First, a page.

7. As a recent, unwilling consumer of healthcare services since Sept. 23, here are a few of my observations.

    1. I never wanted to be involved in any aspect of medicine. Beside the whole, "ew" factor, there's the fact I can't stand anybody's blood but my own. This doesn't mean I lack compassion, it just means I exercise my compassion in less "ew"-y, bloody ways.

    2. If it hadn't been for an off duty EMT up a phone pole scrambling down that pole and knocking me down because I stood up with part of a fibula sticking in the earth, and something of a gusher going off about knee level (first time I'd ever heard the term, "popliteal artery"), I wouldn't be here writing this little missive.

    3. It also didn't occur to me in September that it wouldn't be until November before I could wipe my own ass. NEVER underestimate the power of wiping your own ass. NEVER underestimate the gratitude of a person who can't wipe their own ass for the people who do. Then there are transfers for surgery, they smile when you come out of surgery, the skeptical look they give the tray of food waiting for you. Then there are the more important things like making sure you get the right drugs in the right doses at the right time. Or, keeping track of your blood pressure and knowing when your normally low blood pressure is now too low and you need another unit of blood. A good nurse is fantastic. A bad nurse is fatal.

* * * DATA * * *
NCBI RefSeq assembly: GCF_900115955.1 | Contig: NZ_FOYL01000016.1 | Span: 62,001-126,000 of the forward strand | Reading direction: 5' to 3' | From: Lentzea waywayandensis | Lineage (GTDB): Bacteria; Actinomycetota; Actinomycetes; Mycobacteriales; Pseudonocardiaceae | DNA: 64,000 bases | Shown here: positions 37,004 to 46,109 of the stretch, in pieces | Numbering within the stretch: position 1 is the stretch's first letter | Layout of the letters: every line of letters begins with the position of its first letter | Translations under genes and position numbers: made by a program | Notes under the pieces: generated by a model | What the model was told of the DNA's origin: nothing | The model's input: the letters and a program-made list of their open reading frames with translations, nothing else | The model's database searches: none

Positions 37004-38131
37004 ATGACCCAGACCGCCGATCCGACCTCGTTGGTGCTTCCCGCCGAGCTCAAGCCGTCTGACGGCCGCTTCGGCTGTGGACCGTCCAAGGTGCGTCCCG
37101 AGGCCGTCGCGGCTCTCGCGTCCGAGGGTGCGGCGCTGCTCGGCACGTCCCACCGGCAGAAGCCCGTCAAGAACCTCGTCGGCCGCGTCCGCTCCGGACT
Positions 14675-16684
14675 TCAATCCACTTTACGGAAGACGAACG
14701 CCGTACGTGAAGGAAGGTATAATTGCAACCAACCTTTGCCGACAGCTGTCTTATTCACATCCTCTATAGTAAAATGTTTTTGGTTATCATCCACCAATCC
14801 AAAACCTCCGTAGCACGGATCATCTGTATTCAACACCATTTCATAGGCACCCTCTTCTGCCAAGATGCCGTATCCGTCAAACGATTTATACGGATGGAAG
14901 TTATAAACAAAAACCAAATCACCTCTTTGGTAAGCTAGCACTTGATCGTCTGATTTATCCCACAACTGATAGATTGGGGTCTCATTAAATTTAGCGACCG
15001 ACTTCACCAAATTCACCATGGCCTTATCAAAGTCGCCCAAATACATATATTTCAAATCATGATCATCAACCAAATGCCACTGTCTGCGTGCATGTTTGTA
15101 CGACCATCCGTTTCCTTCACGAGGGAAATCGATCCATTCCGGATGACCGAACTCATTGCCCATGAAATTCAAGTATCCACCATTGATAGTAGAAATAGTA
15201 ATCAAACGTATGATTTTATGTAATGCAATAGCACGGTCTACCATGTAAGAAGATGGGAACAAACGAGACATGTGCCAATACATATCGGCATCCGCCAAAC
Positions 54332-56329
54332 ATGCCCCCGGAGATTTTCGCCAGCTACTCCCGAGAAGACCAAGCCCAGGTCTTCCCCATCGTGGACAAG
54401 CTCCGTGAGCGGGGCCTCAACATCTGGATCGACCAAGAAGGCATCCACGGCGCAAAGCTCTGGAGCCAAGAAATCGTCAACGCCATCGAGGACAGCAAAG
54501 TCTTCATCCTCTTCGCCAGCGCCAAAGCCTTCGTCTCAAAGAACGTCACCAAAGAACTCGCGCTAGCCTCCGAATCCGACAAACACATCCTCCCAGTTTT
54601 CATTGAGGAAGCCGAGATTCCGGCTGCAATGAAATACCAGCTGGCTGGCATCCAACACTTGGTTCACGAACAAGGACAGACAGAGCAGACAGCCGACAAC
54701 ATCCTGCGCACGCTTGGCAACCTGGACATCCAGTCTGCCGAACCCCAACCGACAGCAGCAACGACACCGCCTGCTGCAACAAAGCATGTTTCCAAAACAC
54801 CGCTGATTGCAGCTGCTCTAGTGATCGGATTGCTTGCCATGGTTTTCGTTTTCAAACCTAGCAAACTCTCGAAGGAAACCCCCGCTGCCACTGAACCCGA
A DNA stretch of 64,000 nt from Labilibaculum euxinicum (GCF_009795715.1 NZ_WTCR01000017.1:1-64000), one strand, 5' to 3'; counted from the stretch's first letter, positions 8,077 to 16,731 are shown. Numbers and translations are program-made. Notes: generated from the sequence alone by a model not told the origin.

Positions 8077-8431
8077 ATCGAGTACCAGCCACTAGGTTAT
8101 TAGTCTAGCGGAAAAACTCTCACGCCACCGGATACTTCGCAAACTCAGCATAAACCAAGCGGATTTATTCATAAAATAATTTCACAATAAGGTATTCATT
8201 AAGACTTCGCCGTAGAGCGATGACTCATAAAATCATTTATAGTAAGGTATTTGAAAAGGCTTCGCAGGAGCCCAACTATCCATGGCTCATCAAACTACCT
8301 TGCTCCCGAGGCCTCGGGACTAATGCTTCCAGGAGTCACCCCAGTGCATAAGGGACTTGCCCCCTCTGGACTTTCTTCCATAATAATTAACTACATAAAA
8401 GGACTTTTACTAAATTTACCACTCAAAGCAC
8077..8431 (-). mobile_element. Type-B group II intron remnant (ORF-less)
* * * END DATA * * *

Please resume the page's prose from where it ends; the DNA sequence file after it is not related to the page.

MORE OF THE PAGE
4. A doctor and a mess of nurses put my popliteal artery back together. I wasn't conscious for that part, but I've talked with the vascular surgeon a bunch since then. I've also talked with the orthopedist, and the plastic surgeon since then (that's right, folks, plastics is responsible for more than bad boob jobs - they do things like take a cheese grater over your thigh so that you have enough skin to close your lower leg). There are a huge variety of specialties out there should you go the doctor route.

    And, if you want to practice medicine without a license, get involved in the insurance industry.